Dustin Johnson continued to see his career path ascend into rarified air. It’s fitting, given the setting of his most recent triumph. Competing at 7,800-plus feet above sea level at the Club de Golf Chapultepec on the outskirts of Mexico City, the 2016 U.S. Open champion not only claimed his second WGC-Mexico Championship in the last three years, by five strokes against a stellar field, he also became the seventh player to post at least one PGA Tour victory in 12 consecutive seasons.
Johnson, 34, joined a legendary group of players, all of whom have won at least one U.S. Open title. Jack Nicklaus (17), Arnold Palmer (17), Billy Casper (16), Lee Trevino (14) and Walter Hagen (12) are all in the World Golf Hall of Fame and Tiger Woods (14) is destined to join them.
Johnson also became the 37th player to reach 20 career victories, seven of which have been either WGC events (six) or a major (U.S. Open). By reaching that milestone, Johnson also earned lifetime membership on the PGA Tour.
“To get 20 wins out here is very difficult,” said Johnson. “To do it before I turn 35 is pretty incredible. It definitely means a lot. This is a big win for me. It gives me a lot of confidence for the rest of the year. And I feel like the game is in good form right now.”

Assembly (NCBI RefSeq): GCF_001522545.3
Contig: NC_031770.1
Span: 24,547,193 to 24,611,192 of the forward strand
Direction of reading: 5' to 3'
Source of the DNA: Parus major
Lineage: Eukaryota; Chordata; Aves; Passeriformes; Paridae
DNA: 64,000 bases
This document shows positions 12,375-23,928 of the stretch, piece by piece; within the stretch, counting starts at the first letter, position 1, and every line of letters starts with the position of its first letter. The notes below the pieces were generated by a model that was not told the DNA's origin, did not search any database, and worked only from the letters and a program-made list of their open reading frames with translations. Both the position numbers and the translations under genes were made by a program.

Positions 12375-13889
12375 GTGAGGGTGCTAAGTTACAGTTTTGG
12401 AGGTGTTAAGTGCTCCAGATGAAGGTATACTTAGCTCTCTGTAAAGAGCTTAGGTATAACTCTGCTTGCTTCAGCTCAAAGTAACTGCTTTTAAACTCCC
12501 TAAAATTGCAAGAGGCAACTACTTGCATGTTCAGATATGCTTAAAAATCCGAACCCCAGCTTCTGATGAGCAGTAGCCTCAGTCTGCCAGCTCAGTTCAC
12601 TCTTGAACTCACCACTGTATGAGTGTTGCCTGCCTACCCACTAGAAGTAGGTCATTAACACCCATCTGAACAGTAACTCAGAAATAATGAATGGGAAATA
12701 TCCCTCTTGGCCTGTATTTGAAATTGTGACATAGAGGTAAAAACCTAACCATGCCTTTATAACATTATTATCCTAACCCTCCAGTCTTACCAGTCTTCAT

Although the long-hitting Johnson got off to a shaky start – he avoided disaster on the second hole by making a 15-foot par-saving putt, bogeyed the par-3 third and got a fortunate drop from a cart path on the fifth hole that led to a par – he put on a remarkable display of power, touch and moxie over the final nine holes to keep his closest pursuer, 2011 U.S. Open champion Rory McIlroy, at bay.
But even when McIlroy birdied six of the first seven holes on the inward nine, Johnson had a response for his fellow South Florida resident. He recorded five birdies on the second nine to post 5-under 66 and a 72-hole total of 21-under 263, seven strokes better than when he edged Tommy Fleetwood by a stroke in winning the 2017 WGC-Mexico Championship.
Three-time U.S. Open champion Woods carded a final-round 69 to earn a share of 10th in his first competitive event in Mexico.